The current controversy centers on trading by executives under 10b5-1 plans that, in hindsight, appears “well-timed.” Much like in the stock option pricing controversy from a few years ago, the press and some analysts have employed a retrospective statistical analysis of 10b5-1 plan trades to argue that insiders using the plans seem to be doing surprisingly well.


Questions Surrounding Share Repurchases

Peter Atkins is a partner of corporate and securities law matters at Skadden, Arps, Slate, Meagher & Flom LLP. This post is based on a Skadden, Arps memorandum by Phyllis Korff, Michael Zeidel, Stacy Kanter, Michael Schwartz, Donnie Clay, and Yossi Vebman; the full text, including footnotes, is available here.

In recent months, a number of companies have repurchased or announced plans to repurchase their shares. Management and boards of directors overseeing companies with significant cash stockpiles yet finding fewer mechanisms to boost earnings may soon need to decide whether or not a share repurchase is the most productive use of their cash. This post addresses the questions surrounding share repurchases that companies should consider as they evaluate the advantages, disadvantages, legal implications and strategic considerations of share repurchases.


What are the ways a company can repurchase its shares?

There are four principal ways a company can repurchase its shares, all of which are discussed below:

(1) open market purchases;

(2) issuer tender offers;

(3) privately-negotiated repurchases; and

(4) structural programs, including accelerated share repurchase programs.

Most share repurchases are effected over time through open market purchases. These are often referred to as share repurchase programs or plans.


The Best-Laid Plans of 10b5-1

Boris Feldman is a member of Wilson Sonsini Goodrich & Rosati, P.C. The views expressed in this post are those of Mr. Feldman and do not reflect those of his firm or clients.

In the world of insider trading, Rule 10b5-1 plans are a blessing and a curse: a blessing, because they enable executives to diversify their company holdings in a stable, law-abiding manner; a curse, because they tempt cheaters into hiding their malfeasance in a cloak of invisibility.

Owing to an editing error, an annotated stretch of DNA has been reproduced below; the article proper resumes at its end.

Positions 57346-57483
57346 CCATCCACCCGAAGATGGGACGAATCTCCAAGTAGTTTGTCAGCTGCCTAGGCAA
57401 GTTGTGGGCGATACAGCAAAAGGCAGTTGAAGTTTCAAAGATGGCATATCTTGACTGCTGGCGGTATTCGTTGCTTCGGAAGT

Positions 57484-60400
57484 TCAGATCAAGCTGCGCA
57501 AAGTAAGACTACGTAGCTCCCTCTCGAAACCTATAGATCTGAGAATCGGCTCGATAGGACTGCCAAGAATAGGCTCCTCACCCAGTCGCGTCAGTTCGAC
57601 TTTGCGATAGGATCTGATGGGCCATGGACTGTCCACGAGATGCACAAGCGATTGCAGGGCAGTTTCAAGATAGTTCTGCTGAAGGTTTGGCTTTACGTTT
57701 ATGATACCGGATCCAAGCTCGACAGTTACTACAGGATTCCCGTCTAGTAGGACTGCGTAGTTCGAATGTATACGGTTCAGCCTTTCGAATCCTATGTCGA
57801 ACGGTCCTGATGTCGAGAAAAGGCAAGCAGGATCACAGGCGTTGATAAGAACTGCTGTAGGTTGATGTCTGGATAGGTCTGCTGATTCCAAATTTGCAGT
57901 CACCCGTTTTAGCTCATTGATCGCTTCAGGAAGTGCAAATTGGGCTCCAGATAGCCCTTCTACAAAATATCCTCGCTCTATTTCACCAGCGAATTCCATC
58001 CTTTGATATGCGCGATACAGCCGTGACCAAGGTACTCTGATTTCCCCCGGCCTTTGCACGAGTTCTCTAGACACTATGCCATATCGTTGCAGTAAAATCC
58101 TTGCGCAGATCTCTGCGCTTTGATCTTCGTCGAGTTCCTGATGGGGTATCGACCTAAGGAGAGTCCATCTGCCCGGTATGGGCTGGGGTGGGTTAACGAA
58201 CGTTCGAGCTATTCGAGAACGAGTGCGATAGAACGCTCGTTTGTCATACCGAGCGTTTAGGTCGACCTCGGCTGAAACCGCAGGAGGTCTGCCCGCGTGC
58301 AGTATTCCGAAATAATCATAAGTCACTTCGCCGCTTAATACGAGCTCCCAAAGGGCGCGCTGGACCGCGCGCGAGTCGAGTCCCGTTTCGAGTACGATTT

For years, 10b5-1 plans received little scrutiny. In private shareholder lawsuits, plaintiffs’ lawyers generally scrunched their eyes shut and tried to ignore them. The SEC, having created the structure, lost interest postpartum. As a result, aggressive insiders sometimes were able to use the plans in ways the framers never intended.

Recently, journalists have started to focus on the specifics of 10b5-1 plans, along with perceived abuses of them. [1] Those articles appear to have roused the SEC. So this may be a good time for counsel, both inside and outside, to revisit their existing plans. In this post, I address what I consider to be best practices under 10b5-1. This does not mean that contrary practices are improper or unlawful. Think of it, rather, as 10b5-1 for the risk averse.


Rule 10b5-1 Plans: What You Need to Know

The following post comes to us from Michael Kaplan, co-head of Davis Polk’s global Capital Markets Group, and is based on a Davis Polk & Wardwell memorandum.

Rule 10b5-1 plans are back in the news. These plans are widely used by officers and directors of public companies to sell stock according to the parameters of the affirmative defense to illegal insider trading available under Rule 10b5-1, which was adopted by the SEC in 2000. Several recent Wall Street Journal articles suggest that some executives may have achieved above-market returns using the plans. [1] These articles are reported to have drawn the interest of federal prosecutors and the SEC enforcement staff. Rule 10b5-1 plans are no strangers to controversy. An academic study published in December 2006 found that, on average, trades under 10b5-1 plans outperformed the market by about 6% after six months. The resulting scrutiny did not lead to a significant uptick in insider-trading prosecutions, but did cause many companies to revisit their executives’ use of the plans. We suggested then that the potential for controversy was not by itself a reason to forego the benefits of employing 10b5-1 plans. We continue to believe that using properly designed plans is a good idea in many cases and can be at least as prudent as discretionary selling under normal insider-trading policies, with trading windows, blackouts and the like. Although regulators and the media may scrutinize trades made under 10b5-1 plans even when above board and done according to best practices, a well-thought-out and implemented 10b5-1 plan may help a company and its executives avoid or ultimately refute accusations of impropriety.

In light of the renewed focus on 10b5-1 plans, companies should review their 10b5-1 policies for conformity with current best practices. Below we provide an overview of 10b5-1 plans and some guidelines for their use.